News of the incident came as the Board of Selectmen was in the middle of a meeting, causing Mr. Tesei to take the unusual step of adjourning it in the middle of a discussion so that he could be briefed on the situation. Mr. Tesei, Chief of Police James Heavey and Dr. McKersie all appeared at an afternoon press briefing on the matter and all praised the performance of Officer Franco as well as the district’s security and safety protocols. Mr. Tesei said this was a test the district had passed with “flying colors,” and Dr. McKersie noted the teamwork of Officer Franco and members of the GHS staff.

Chief Heavey said the response was “not difficult” and utilized officers from several divisions with Officer Franco as the primary responder.

“This is something we drill with and train with all the time,” Chief Heavey said before crediting Officer Franco for knowing both the suspect and the reporting party and immediately being able to find them and determine what had happened.

Dr. McKersie added that he was notified “within seconds” of the incident by Chief Heavey and said the response by the police, the town and, especially, Officer Franco was just what the situation demanded. He said there was rapid communication with other schools in the district to make clear this was considered an isolated incident and there was no danger elsewhere. He said that there was quick, good communication with staff to reassure those who have children at GHS and that within 30 minutes there was communication with parents informing them that all children were safe.

“When there’s a gun on campus, potentially, we have to respond fast,” Dr. McKersie said. “We have to have systems in place that respond fast. The police responded fast and the high school administration responded very fast by going into the lockdown almost immediately with 2,800 students put in a very safe place. Then to find the student that reported this that fast and then find several other students who may have been involved that fast in a building of 2,800 students is spectacular. We have a great system in Greenwich. I’ve said it before and this is proof positive.”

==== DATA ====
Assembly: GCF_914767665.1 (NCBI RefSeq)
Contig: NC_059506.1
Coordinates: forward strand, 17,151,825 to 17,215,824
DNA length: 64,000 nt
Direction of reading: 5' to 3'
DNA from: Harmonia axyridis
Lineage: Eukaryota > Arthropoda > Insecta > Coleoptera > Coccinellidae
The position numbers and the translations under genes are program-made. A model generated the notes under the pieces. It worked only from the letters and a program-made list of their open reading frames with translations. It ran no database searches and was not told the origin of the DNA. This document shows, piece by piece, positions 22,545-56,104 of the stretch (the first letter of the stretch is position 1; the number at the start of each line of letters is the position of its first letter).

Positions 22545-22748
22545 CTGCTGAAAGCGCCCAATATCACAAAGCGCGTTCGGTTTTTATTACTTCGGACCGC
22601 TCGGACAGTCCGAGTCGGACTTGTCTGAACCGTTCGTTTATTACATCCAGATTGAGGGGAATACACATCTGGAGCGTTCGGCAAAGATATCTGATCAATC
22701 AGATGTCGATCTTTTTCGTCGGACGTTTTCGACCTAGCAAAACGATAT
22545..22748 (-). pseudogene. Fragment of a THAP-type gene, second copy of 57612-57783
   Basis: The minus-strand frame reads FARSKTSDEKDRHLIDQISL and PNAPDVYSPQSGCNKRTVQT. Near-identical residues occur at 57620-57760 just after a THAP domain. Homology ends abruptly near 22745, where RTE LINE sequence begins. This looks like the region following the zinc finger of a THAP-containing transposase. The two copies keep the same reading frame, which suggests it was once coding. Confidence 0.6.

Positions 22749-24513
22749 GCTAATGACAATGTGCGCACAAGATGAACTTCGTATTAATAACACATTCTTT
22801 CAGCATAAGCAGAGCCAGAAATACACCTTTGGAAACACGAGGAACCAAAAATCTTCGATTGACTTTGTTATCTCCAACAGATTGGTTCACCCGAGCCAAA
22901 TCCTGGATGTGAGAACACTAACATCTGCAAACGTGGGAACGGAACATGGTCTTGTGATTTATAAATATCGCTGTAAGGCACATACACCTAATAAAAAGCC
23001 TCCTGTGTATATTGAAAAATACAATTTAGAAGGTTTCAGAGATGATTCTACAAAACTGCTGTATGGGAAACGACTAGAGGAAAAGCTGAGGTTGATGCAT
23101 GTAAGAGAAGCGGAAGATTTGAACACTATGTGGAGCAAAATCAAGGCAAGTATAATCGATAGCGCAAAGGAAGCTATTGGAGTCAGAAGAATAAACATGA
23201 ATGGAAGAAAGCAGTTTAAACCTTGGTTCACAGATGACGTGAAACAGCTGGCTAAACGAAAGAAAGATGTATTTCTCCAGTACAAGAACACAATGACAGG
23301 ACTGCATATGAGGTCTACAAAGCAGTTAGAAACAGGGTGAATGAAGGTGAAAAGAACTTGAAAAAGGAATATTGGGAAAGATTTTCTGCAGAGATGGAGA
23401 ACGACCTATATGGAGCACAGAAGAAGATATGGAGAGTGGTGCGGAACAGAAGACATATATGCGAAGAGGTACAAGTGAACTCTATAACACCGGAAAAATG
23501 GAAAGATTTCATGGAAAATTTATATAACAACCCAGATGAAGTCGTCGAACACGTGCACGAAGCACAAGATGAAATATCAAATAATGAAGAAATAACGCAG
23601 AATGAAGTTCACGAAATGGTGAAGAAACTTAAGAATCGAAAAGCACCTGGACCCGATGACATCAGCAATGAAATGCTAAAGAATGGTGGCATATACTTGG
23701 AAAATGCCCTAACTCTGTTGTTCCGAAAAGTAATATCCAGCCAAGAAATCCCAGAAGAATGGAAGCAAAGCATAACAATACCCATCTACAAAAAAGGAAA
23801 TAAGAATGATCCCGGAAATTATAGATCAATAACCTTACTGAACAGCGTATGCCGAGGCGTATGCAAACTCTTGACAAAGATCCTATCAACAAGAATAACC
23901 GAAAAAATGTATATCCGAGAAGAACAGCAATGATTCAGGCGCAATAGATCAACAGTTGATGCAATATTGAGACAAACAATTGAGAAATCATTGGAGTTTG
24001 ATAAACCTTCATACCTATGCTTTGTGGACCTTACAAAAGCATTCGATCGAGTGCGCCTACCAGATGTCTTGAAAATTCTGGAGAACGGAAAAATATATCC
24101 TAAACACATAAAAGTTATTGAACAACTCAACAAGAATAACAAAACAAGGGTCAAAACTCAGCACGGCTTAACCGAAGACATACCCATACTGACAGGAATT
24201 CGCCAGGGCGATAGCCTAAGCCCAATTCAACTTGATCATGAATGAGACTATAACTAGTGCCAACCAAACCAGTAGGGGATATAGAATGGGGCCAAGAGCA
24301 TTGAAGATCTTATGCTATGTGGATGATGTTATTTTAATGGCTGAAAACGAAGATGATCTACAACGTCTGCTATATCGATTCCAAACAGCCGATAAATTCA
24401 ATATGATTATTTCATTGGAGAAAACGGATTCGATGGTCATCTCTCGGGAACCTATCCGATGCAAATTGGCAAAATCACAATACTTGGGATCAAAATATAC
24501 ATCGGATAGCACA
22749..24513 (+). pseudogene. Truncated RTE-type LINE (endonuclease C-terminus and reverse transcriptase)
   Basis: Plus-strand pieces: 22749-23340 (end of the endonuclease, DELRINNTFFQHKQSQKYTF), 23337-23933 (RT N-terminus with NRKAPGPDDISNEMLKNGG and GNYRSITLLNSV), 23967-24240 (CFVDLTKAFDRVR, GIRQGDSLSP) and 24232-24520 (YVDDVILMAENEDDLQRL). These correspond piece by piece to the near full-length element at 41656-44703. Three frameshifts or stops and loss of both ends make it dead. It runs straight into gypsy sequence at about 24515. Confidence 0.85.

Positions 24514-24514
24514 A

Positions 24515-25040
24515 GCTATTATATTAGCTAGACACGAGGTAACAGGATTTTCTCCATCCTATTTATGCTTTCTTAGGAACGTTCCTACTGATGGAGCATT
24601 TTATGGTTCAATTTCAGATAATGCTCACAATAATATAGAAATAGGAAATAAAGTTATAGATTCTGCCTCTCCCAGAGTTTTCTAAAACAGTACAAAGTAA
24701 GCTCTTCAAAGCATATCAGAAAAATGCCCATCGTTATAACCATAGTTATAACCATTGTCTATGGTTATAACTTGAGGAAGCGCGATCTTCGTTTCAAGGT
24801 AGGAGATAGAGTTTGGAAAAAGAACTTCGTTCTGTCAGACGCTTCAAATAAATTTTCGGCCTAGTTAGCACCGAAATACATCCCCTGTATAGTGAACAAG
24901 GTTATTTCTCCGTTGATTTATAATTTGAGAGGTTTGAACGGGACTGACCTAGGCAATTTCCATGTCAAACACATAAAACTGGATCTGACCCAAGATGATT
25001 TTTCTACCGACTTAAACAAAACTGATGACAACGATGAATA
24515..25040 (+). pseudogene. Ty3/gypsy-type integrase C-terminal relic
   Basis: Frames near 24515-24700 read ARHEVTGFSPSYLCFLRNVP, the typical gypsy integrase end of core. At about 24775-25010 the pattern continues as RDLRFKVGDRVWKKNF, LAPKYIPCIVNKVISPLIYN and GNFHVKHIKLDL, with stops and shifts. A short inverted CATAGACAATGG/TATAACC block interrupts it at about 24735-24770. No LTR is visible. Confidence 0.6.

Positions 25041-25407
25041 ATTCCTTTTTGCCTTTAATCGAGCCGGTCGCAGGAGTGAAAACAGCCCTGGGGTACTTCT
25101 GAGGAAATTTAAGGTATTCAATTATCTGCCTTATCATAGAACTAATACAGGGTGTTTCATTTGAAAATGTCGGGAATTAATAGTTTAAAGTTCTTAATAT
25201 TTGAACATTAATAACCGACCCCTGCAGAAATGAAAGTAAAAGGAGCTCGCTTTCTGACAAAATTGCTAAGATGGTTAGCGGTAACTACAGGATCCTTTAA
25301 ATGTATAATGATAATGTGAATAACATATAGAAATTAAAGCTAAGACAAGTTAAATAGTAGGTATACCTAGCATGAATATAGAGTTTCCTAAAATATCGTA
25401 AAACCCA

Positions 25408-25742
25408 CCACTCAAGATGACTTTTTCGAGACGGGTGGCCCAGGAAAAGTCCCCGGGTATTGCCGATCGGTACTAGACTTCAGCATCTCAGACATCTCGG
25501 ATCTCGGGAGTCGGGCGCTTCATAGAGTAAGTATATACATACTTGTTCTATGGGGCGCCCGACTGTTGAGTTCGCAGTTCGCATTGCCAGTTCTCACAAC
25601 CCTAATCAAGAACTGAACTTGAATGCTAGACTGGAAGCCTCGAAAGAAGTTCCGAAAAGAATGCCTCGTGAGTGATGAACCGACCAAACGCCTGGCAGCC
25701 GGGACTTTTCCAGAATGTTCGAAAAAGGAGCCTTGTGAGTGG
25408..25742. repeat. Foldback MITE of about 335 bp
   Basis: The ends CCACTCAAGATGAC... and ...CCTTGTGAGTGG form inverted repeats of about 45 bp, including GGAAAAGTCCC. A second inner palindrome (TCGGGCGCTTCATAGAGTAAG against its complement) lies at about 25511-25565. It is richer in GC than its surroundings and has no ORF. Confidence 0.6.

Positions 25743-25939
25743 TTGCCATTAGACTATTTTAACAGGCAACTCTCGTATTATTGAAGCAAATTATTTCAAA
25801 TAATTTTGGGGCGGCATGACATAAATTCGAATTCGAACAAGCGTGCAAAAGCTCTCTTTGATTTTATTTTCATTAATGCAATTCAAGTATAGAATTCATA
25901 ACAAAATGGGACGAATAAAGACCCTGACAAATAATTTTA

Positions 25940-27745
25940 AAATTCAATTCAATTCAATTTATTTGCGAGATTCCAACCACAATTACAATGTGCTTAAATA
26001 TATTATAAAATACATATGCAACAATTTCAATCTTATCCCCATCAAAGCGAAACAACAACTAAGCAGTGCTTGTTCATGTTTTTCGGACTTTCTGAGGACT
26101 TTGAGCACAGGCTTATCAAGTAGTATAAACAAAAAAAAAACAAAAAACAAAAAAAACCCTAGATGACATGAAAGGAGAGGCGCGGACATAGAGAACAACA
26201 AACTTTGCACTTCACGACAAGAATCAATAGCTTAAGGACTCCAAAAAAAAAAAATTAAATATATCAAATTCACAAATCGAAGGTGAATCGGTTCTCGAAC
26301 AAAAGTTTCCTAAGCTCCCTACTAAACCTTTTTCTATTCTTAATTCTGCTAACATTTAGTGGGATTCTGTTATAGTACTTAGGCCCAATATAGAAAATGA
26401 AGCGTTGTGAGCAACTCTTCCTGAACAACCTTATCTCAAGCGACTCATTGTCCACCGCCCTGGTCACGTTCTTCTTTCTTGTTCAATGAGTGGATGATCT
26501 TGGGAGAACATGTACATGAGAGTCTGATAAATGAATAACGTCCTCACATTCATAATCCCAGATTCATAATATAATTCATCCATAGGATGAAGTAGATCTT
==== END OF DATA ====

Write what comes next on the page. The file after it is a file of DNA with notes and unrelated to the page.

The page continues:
Dr. McKersie added, “A lesson going forward for all of us is when you hear as a parent that things are fine, stay home. Do not go to the school because it just frankly gets in the way of what we need to do. Fortunately [on the day of the incident], parents listened. Going forward they need to keep listening, because we have a great team in place.”

Students did have some concerns about the lockdown though. Students who spoke to the Post under the condition of anonymity said that doors that were supposed to lock could not lock, that some people didn’t know where to go and were left hiding in closets and that substitute teachers did not know the lockdown protocol.